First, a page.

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Wednesday, December 15, 2010

Stossel: Why Do the Poor Stay Poor?

Hmmm, this syndicated column from John Stossel reminds me of something:
I go, but I'm skeptical. There sits de Soto, president of the Institute for Liberty and Democracy in Peru, and he starts pulling pictures out showing slum dwellings built on top of each other. I wondered what they meant.

As de Soto explained: "These pictures show that roughly 4 billion people in the world actually build their homes and own their businesses outside the legal system. ... Because of the lack of rule of law (and) the definition of who owns what, and because they don't have addresses, they can't get credit (for investment loans)."

They don't have addresses?

"To get an address, somebody's got to recognize that that's where you live. That means ... you've a got mailing address. ... When you make a deal with someone, you can be identified. But until property is defined by law, people can't ... specialize and create wealth. The day they get title (is) the day that the businesses in their homes, the sewing machines, the cotton gins, the car repair shop finally gets recognized. They can start expanding."

That's the road to prosperity. But first they need to be recognized by someone in local authority who says, "This is yours." They need the rule of law. But many places in the developing world barely have law. So enterprising people take a risk. They work a deal with the guy on the first floor, and they build their house on the second floor.

"Probably the guy on the first floor, who had the guts to squat and make a deal with somebody from government who decided to look the other way, has got an invisible property right. It's not very different from when you Americans started going west, (but) Americans at that time were absolutely conscious of what the rule of law was about," de Soto said.

Americans marked off property, courts recognized that property, and the people got deeds that meant everyone knew their property was theirs. They could then buy and sell and borrow against it as they saw fit.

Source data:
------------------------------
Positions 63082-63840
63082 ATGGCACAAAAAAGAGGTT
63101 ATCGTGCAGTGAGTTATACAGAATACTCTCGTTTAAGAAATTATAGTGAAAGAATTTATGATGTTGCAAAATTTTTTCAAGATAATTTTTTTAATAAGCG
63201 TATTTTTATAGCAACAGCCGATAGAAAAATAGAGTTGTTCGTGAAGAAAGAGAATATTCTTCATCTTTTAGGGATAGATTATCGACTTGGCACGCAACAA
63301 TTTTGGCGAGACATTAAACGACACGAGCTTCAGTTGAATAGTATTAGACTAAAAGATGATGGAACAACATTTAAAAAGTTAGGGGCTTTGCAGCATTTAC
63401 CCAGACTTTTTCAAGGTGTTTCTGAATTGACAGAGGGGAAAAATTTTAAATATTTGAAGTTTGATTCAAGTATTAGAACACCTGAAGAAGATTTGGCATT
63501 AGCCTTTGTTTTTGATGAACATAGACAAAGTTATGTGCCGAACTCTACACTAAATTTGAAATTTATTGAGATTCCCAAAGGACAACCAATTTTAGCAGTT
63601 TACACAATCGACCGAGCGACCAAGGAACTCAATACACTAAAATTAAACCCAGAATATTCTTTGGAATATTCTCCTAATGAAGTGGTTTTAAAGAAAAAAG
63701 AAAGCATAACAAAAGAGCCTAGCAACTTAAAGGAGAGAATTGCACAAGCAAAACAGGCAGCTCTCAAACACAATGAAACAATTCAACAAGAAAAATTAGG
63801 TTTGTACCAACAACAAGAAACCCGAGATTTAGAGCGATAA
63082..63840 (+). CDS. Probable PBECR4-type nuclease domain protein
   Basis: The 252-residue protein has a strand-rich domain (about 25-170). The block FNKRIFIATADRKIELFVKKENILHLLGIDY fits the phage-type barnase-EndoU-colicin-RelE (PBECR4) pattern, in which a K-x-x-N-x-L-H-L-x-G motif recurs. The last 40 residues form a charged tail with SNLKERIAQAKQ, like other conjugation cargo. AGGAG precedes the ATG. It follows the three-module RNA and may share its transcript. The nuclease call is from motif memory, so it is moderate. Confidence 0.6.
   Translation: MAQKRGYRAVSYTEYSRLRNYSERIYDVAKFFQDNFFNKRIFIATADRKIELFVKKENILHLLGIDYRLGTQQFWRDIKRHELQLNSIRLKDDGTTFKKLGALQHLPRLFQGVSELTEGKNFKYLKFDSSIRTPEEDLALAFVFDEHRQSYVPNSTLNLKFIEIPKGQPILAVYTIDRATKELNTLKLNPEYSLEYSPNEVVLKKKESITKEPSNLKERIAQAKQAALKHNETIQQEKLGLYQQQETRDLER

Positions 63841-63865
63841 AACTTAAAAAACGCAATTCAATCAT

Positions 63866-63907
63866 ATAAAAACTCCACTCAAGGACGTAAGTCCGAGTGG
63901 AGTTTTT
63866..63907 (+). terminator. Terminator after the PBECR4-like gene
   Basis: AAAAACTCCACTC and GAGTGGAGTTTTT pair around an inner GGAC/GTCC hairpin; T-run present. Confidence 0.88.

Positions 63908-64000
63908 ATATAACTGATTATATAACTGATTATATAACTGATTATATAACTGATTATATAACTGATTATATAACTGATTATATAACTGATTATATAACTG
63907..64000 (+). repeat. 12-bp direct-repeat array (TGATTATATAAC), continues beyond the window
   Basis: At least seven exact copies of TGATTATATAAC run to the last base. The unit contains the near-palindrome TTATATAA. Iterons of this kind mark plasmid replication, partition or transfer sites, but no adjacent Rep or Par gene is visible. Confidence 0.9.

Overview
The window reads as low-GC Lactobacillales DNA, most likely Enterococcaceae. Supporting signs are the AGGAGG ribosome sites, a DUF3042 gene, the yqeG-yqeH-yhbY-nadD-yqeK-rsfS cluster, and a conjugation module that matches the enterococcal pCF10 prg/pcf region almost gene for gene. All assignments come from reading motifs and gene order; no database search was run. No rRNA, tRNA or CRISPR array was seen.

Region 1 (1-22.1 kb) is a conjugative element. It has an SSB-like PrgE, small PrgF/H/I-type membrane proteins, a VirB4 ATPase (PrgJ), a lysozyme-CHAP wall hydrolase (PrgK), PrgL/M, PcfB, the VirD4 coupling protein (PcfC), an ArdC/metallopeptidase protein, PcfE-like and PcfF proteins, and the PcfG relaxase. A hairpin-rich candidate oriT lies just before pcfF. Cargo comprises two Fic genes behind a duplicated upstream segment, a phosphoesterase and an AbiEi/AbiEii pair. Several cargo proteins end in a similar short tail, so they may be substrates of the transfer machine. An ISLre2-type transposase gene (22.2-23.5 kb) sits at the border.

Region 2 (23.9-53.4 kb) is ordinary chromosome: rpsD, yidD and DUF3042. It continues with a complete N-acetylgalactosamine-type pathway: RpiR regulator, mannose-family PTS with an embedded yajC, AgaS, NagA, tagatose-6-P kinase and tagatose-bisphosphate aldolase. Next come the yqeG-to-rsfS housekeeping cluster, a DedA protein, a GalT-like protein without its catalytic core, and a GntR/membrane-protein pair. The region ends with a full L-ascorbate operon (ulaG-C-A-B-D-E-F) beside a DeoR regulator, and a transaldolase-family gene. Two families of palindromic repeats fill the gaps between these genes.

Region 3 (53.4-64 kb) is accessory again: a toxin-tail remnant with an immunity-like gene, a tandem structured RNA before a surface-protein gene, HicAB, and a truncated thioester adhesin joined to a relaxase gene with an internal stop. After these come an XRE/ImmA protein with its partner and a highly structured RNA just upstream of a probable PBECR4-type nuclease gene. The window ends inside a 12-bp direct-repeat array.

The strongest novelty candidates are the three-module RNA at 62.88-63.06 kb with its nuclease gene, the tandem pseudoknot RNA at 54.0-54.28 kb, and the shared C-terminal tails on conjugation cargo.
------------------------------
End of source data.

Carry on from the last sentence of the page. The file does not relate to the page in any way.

This idea of a deed protecting property seems simple, but it's powerful. Commerce between total strangers wouldn't happen otherwise. It applies to more than just skyscrapers and factories. It applies to stock markets, which only work because of deed-like paperwork that we trust because we have the rule of law.
OK, I suggest you read the whole thing.

What you see at work here is the tenants of "classical liberalism". The main thing here is the rule of law. Also sanctity of private property and recognition of who owns that property or in this case land. I think another point made here is the usage of contracts, of course that's under the tenant of private property.

Furthermore, I still remember the debate over whether or not Africa should get more or less aid. Stossel did a segment on this before he left ABC many years ago. I saw a hut getting demolished by a bulldozer and it only brought home the point being made.

Many African nations are in the situation they're in because they don't recognize private property. Therefore those with businesses are afraid to expand because they may fear that government may instead destroy them instead of allowing them to flourish. Another thing about this is how to gain recognition. You might have to go in front of various regulators in order to gain recognition. That could be a discouraging prospect in and of itself. You could wear yourself out before you're good to go.

And you know Stossel also note that the upstarts in many developing nations are getting it faster than we are. We take it for granted as we are a wealthy nation anyway. However, Americans do tend to look at businesses or business people as a bad thing. Look no further than the current economic crisis with the financial industry.

In Chicago, there are stories of having to go through hoops in this city in order to startup an innovative business. There was a debate over allowing food service vans recently. In this post a start-up had a very unfortunate visit from city inspectors who didn't ask any questions just meted out some justice.

Anyway, one parting though. I also noted in another post my thoughts on capitalism. Not that I'm a hardcore capitalist or anything, but what makes sense to me about capitalism is that one must make the most of the system. If you make something of capitalism, you will gain the benefits.

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